Breed Organization The American Blazer Horse Association ABHA Website: http://www.blazerhorse.info Native Country United States Of America Other Names N/A Average Height 13h - 15h Adult Weight 750+ LBS Rider Experience Level It varies on level of training.
Breed Description The registered Blazer Horse has been bred to exacting specifications of muscle placement, length of back, length of cannon bone and other
technical characteristics which maximize the usefulness of the horse. The qualifications for registration are but are not limited to:
A gentle and willing disposition to facilitate ease of training.
A refined head for beauty and intelligence.
Big bold eyes set well out on the corners of the head for better vision.
Extreme sloping of the shoulders for smoothness and ease of movement.
A short back to carry weight well.
A well rounded croup and long hip for driving power while turning and stopping.
Extreme length of the underside to promote speed and a longer stride.
Good flat bones for strength and durability.
Must be no less than 13 hands and no more than 15 hands at maturity.
Blood lines must trace back to LITTLE BLAZE number F-1.
No horse with glass or clouded eyes may be registered nor will horses with Pinto, Albino or Appaloosa coloring. In addition, horses with
white markings above the knees ( except for a blazed face ), may not be registered. Permanent registration is not attainable prior to the
age of two.
All horses accepted into the association must be inspected by authorized agents of the Blazer Horse Association or their employees and must
meet the necessary specifications. Inspection fees and expenses associated with them are to be paid by the owner of the prospective horse to
include necessary travel expenses.
A gentle and willing disposition is the hallmark of the Blazer Horse. The ideal Blazer will be from 13 hands two inches to 14 hands two inches
weighing 800 to 1,000 lbs. The horse should be well muscled and well balanced.
History The Blazer Horse was developed by Neil Hinck from Star, Idaho who comes from a family of horsemen and grew up on a ranch. Having worked with
many different breeds, he developed a vision for the qualities he wanted in his ideal horse. This vision took years of selectively breeding
horses with unique and desirable characteristics.
Little Blaze was foaled in 1959 and fulfilled all of the qualifications. Blaze was the smartest, strongest, easiest moving and gentlest horse
Neil had ever ridden and became the foundation sire of the breed. With his stud duties completed at the age of 34, Little Blaze passed away at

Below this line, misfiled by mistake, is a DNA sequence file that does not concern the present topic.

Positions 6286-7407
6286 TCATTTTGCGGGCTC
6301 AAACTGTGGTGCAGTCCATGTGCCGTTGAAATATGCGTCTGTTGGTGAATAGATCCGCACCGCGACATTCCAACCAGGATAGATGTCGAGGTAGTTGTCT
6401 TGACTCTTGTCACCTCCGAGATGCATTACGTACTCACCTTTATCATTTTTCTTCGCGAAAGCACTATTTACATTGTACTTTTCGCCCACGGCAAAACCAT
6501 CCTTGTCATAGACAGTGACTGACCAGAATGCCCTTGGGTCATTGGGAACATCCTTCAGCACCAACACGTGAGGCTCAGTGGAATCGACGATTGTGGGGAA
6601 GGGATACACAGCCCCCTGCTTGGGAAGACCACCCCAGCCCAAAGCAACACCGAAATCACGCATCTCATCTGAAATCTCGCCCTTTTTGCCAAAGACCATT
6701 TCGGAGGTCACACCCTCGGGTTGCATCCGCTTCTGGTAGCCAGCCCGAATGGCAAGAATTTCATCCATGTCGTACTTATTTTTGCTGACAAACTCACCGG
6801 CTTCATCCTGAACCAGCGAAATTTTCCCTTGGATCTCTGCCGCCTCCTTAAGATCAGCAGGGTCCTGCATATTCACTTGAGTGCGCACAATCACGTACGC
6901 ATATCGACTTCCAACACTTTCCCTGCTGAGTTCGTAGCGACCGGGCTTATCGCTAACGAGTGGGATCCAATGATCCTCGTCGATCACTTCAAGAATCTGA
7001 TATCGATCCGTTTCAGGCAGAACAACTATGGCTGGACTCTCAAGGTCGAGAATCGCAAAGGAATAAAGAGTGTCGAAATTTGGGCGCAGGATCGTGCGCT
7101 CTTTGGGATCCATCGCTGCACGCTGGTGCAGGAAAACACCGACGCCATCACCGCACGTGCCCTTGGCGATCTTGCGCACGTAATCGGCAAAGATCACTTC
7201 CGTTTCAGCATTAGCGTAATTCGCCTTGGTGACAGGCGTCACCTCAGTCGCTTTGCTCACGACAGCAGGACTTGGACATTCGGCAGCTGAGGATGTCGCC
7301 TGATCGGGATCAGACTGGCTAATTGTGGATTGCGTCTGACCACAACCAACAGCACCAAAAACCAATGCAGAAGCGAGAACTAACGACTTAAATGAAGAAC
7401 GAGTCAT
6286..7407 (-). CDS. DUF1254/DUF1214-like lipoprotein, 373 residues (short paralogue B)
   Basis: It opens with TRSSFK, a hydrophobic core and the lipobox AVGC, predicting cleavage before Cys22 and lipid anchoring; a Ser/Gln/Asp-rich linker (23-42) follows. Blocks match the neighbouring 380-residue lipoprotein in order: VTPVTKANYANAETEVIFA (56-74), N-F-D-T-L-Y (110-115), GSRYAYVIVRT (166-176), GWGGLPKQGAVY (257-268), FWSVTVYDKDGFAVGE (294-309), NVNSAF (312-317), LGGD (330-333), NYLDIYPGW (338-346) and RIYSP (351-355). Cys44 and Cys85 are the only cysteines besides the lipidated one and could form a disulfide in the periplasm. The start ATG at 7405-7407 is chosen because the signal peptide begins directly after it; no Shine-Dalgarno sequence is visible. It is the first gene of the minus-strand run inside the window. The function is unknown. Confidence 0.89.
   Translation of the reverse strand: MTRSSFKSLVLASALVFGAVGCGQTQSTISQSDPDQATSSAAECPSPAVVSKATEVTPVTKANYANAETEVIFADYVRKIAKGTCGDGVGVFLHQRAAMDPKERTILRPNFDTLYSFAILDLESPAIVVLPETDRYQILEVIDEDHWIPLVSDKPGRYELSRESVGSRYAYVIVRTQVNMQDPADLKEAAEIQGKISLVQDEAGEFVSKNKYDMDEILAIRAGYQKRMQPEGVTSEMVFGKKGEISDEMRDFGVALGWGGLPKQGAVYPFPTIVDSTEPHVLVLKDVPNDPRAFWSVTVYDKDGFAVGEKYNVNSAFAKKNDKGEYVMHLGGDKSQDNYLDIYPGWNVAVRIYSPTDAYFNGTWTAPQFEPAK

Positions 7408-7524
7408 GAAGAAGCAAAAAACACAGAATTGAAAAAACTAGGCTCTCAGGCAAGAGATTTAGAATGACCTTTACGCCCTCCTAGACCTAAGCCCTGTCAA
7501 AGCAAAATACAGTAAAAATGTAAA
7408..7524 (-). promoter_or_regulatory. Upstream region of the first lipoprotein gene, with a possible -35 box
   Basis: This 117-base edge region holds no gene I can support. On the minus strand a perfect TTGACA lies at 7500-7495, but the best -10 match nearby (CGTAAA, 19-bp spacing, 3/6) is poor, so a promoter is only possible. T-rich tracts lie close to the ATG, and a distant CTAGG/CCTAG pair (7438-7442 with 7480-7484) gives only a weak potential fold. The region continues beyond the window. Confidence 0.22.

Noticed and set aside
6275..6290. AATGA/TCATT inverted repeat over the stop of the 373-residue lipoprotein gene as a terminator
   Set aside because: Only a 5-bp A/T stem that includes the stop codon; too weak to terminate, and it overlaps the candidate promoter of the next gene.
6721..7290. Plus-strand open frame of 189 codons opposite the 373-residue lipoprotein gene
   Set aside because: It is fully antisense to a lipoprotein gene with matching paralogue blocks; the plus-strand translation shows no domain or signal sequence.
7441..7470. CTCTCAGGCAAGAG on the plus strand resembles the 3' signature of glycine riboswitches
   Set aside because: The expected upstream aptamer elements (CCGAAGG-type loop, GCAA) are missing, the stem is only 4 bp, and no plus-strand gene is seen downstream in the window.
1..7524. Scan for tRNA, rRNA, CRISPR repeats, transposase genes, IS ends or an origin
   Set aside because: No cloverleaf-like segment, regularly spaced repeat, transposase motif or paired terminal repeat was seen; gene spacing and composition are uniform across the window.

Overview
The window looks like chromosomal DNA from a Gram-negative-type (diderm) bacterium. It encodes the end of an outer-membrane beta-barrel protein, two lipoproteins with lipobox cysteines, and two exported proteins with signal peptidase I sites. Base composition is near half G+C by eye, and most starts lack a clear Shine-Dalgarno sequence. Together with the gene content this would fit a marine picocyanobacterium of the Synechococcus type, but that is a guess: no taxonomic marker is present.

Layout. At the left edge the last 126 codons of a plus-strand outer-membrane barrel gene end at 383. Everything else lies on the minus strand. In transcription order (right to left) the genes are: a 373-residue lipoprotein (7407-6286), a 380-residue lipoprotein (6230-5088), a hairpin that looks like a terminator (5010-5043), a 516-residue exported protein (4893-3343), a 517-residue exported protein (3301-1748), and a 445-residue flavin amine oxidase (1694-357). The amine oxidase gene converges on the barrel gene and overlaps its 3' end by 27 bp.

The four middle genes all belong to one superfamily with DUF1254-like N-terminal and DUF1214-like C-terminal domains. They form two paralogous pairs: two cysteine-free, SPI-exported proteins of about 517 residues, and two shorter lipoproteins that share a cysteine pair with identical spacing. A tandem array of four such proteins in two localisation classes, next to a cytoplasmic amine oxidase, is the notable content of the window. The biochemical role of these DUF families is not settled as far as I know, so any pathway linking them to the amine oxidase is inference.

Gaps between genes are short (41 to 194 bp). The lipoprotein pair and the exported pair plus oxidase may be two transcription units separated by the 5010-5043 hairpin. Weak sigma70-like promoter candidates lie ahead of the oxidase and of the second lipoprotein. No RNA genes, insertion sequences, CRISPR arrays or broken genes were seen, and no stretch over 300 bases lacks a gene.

the ripe old age of 39 at the N/N Blazer Horse Ranch in Star, Idaho.
The registered Blazer is well known for it's low maintenance costs (i.e. low feed and vet bills) Over the lifetime of a horse, this could
result in significant savings of time and money. Adhering to natures limit on the horse of 13 to 15 hands and 1,000 pounds makes this possible.
Behavior Blazer Horses excel at ranch work, roping, cutting, jumping, speed eventing, endurance events, mountain and or trail riding, pleasure
riding, pulling and other equine tasks. They can and will do just about anything they are trained to do.
Physical Characteristics - General Equine Information
Horses are prey animals with a well-developed fight-or-flight instinct. Their first response to threat is to startle and usually flee, although they are known to stand their ground and defend themselves
or their offspring in cases where flight is not possible, or when their young are threatened. They also tend to be curious; when startled, they will often hesitate an instant to ascertain the cause of
their fright, and may not always flee from something that they perceive as non-threatening. Through selective breeding, some breeds of horses are quite docile, particularly certain large draft horses.
However, most light horse riding breeds were developed for speed, agility, alertness and endurance; natural qualities that extend from their wild ancestors.
Horses are herd animals, with a clear hierarchy of rank, led by a dominant animal (usually a mare). Horses are also social creatures who are able to form companionship attachments to their own species
and to other animals, including humans. They communicate in various ways, including vocalizations such as nickering or whinnying, mutual grooming, and body language. Many horses will become difficult
to manage if they are isolated. When this behavior occurs while being handled by human, the horse is called "herd-bound". However, through proper training, it is possible to teach any horse to accept
a human as a type of companion, and thus be comfortable away from other horses.
When confined with insufficient companionship, exercise or stimulation, horses may develop stable vices, an assortment of bad habits, mostly psychological in origin, that include wood chewing, wall
kicking, "weaving" (rocking back and forth) and other problems.
Age Depending on breed, management and environment, the domestic horse today have a life expectancy of 25 to 30 years. It is uncommon, but a few horses live into their 40s, and, occasionally, beyond. The oldest
verifiable record was "Old Billy," a horse that lived in the 19th century to the age of 62. In modern times, Sugar Puff, who had been listed in the Guinness Book of World Records as the world's oldest
then-living pony, died at age 56.